The same laws that condemn urine (which IS almost always considered "black water" and sewage), and what comes out of the sink, tend to be very prohibitive about unlicensed "handling" of sewage.  So if you can plumb the trailer to the sewer line, instead of handling a honey cart, you'll probably be in even better shape for legal concerns.

For handling, I do like the idea of using what the RVers and boat folks have already tested and proved out.  This is not a new problem, just new to you.
...

Leaving aside the question of whether killing everything in your sewage is a good idea (i don't think it is, for so many reasons...),

I don't think chemicals will completely do away with the smell. 
Ammonia from rotting urine is the strongest odor, and it will still be present even after strong chemicals kill the bacteria.  So will fat-bound odors like putrescine and BO, for the most part.
Not all bacteria is bad (far from it), and not all sterilized water smells good. 
It usually smells like the chemicals (chlorine, iodine), plus any "deodorizers"/perfumes, plus a good part of whatever it smelled like before. 
It is still somewhat toxic too, it just won't give you typhoid, cholera, giardia, or other forms of dysentery.

Boiling or UV-sterilization are the least-toxic ways to treat potable water, and there is not much point to boiling sewage... not only would it stink, but the nutrient content would attract airborne bacteria, and things would be back in action within hours.
UV-sterilization is sometimes used as the final stage for very clear water, but would not work reliably on cloudy/chunky/nutrient-dense material (light just breeds algae in those conditions).

With chunky grey water with food particles, possible grease, and very high nutrient content, I suspect you'd have a hard time totally rinsing down the sides to the point where your material would be disease-free, let alone odor-free. 
...

I'd definitely go for more frequent emptying, or an instant-empty drain pipe (maybe equipped with a gluck-tolerant bilge pump or what Larry recommended, if it's an uphill run to the nearest sewer access).

The idea of using grey water to water plants, etc. is still workable.
You don't have to let it go down the drain first. 

I have a greywater sink, but sometimes collect water in a bucket at my feet to take to other parts of the garden on the other side of the house.

There is no law against rinsing your dishes into a dishwater pan instead of down the drain, as far as I know. 
There is no law against brushing your teeth and spitting outside... at least I don't think there is.... nor about how to dispose of "spitoon" contents if you do happen to live where public spitting has been outlawed.
There is no law against rinsing a dish into a potted plant, or peeing on one for that matter, as far as I know.  (I don't recommend peeing directly on indoor plants, however, unless they are getting a LOT of water in fairly short order... most places recommend 10:1 or 20:1 water to urine for plant fertilizer.)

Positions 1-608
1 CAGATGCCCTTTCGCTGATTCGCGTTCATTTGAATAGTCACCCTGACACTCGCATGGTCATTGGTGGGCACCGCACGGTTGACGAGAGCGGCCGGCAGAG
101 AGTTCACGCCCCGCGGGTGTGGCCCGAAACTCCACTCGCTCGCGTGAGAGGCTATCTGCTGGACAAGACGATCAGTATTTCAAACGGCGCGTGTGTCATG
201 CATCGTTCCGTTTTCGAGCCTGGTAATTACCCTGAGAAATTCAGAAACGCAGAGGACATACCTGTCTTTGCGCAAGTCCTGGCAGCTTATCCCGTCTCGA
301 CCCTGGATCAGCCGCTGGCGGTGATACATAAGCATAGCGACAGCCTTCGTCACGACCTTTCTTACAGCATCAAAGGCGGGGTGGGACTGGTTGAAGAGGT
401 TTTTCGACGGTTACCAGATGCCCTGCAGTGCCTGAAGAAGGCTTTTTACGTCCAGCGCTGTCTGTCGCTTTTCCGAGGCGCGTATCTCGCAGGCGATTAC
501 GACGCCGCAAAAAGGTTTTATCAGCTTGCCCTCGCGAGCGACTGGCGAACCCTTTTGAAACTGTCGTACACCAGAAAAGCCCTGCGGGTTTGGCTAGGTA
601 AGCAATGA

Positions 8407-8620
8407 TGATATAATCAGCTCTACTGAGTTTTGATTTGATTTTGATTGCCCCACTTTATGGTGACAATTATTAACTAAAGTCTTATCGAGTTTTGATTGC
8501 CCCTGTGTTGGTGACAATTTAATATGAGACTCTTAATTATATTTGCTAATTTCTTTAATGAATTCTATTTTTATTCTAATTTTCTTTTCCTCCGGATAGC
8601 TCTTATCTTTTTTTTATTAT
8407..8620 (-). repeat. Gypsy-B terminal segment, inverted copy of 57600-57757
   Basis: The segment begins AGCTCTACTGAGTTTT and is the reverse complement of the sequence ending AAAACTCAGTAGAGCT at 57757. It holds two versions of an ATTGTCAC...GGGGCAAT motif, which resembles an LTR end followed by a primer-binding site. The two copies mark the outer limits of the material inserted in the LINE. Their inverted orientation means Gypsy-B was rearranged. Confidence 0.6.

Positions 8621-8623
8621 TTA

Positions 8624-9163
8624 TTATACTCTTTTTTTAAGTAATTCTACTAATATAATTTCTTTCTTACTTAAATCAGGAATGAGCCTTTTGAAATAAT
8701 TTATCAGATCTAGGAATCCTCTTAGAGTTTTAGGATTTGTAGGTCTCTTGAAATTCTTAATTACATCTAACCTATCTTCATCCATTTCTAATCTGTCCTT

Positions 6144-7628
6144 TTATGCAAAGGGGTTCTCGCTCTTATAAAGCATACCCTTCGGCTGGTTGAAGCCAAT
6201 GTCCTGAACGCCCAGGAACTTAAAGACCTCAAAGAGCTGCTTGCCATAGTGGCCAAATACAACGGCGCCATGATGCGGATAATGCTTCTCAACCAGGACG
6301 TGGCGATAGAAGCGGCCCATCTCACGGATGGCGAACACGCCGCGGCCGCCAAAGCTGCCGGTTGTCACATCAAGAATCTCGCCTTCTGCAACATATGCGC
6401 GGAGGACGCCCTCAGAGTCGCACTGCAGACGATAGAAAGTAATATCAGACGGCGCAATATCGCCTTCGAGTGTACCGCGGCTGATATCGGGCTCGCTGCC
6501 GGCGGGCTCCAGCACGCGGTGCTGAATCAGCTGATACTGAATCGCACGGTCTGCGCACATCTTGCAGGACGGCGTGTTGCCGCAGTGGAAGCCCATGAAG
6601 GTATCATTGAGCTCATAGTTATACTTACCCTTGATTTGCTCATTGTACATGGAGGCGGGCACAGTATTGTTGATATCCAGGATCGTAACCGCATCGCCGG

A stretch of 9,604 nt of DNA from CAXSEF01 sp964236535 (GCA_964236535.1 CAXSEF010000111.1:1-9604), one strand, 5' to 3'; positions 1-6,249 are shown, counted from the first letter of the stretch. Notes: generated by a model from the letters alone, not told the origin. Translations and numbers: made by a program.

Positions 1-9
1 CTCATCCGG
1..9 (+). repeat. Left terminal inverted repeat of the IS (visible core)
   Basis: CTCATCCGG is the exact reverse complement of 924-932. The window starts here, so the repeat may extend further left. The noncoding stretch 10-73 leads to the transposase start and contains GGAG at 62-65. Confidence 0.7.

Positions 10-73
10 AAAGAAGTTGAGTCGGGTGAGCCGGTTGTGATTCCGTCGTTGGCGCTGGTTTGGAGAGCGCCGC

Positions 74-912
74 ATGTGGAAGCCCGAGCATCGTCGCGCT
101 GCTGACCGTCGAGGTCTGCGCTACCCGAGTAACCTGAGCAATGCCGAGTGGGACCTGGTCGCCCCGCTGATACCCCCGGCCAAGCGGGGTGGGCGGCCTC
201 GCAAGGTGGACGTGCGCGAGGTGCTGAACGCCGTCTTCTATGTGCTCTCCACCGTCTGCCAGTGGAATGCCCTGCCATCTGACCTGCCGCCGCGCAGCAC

I sometimes make "fertilizer" for my houseplants, up to a few times a year. I won't go into further details, but it seems to work.


If you do end up using the tank-and-tote method as you first outlined, I personally would favor getting a fairly small tank, so you have to empty it more frequently, and its easier to transport/get rid of if you end up moving to a different landlords' place some time.  Then play games with yourself (within the bounds of reason and your agreements) to see how little water you can allow down the drain.  If you are using a lot of water you'd empty it daily/every other day.  If you get creative about minimizing water use, and re-using mostly-clean water in appropriate ways, you might be back down to emptying once a week, but a lot smaller job.

...
Final note: As far as I know, all sewer connections and septic system connections are supposed to have vents / "stand-pipes," because the decomposition of household waste in sewage can cause gas bubbles. 
You don't want the plumbing to build up back pressure into the house. 
For the same reason, I'd recommend against trying to make the tank 100% airtight. 
Vent it above your roof, or at least outside your space, or it will vent itself up your drains (and I imagine that's exactly where you DON'T want the smell).  Make sure that the vent is big enough that liquids "burp" into it, rather than rising up it. 
Sometimes boat and RV toilets have a close-off or check valve, as an added preventer against odors and back-flow.

Lot of water has gone under this bridge already... so to speak.  good luck with finding a solution that makes you, and your landlord, happy and satisfied.
 
Ryder Spearmann
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Erica Wisner wrote:I was thinking along the same lines as Larry, but maybe using larger irrigation pipe (you can get 2" diameter with some flexibility, reasonably priced), so you can flush your greywater directly away and not store/handle it.